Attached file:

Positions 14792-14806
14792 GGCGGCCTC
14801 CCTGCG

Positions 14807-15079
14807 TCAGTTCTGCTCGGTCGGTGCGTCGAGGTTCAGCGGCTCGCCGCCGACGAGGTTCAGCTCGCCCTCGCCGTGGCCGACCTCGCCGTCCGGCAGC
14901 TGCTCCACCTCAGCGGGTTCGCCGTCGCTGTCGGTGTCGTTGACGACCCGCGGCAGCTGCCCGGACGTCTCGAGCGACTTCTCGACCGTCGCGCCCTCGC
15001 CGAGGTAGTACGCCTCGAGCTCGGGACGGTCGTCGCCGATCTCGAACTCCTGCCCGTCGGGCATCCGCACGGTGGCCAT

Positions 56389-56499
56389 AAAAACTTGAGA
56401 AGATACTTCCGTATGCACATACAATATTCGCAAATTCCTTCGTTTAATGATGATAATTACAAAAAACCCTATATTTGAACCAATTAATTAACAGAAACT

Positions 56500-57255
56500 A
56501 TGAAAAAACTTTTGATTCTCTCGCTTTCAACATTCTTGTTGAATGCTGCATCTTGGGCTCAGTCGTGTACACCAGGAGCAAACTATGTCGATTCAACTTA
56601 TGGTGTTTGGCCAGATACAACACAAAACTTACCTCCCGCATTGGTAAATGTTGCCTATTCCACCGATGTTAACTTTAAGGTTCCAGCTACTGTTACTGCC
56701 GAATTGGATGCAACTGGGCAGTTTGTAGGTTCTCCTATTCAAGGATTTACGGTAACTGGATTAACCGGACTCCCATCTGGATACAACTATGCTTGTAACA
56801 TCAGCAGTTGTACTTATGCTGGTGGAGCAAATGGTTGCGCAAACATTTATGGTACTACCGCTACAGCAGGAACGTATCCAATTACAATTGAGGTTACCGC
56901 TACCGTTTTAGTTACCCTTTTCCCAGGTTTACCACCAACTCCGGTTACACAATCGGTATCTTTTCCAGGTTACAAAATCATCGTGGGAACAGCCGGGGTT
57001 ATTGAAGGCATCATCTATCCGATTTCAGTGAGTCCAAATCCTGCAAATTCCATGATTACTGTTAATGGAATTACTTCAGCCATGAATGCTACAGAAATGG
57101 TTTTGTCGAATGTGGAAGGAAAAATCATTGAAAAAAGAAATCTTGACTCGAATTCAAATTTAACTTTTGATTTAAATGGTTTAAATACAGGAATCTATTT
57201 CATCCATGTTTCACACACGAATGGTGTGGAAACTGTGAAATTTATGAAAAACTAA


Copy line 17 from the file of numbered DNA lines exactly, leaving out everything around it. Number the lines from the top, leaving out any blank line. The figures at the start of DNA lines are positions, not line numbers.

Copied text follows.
56901 TACCGTTTTAGTTACCCTTTTCCCAGGTTTACCACCAACTCCGGTTACACAATCGGTATCTTTTCCAGGTTACAAAATCATCGTGGGAACAGCCGGGGTT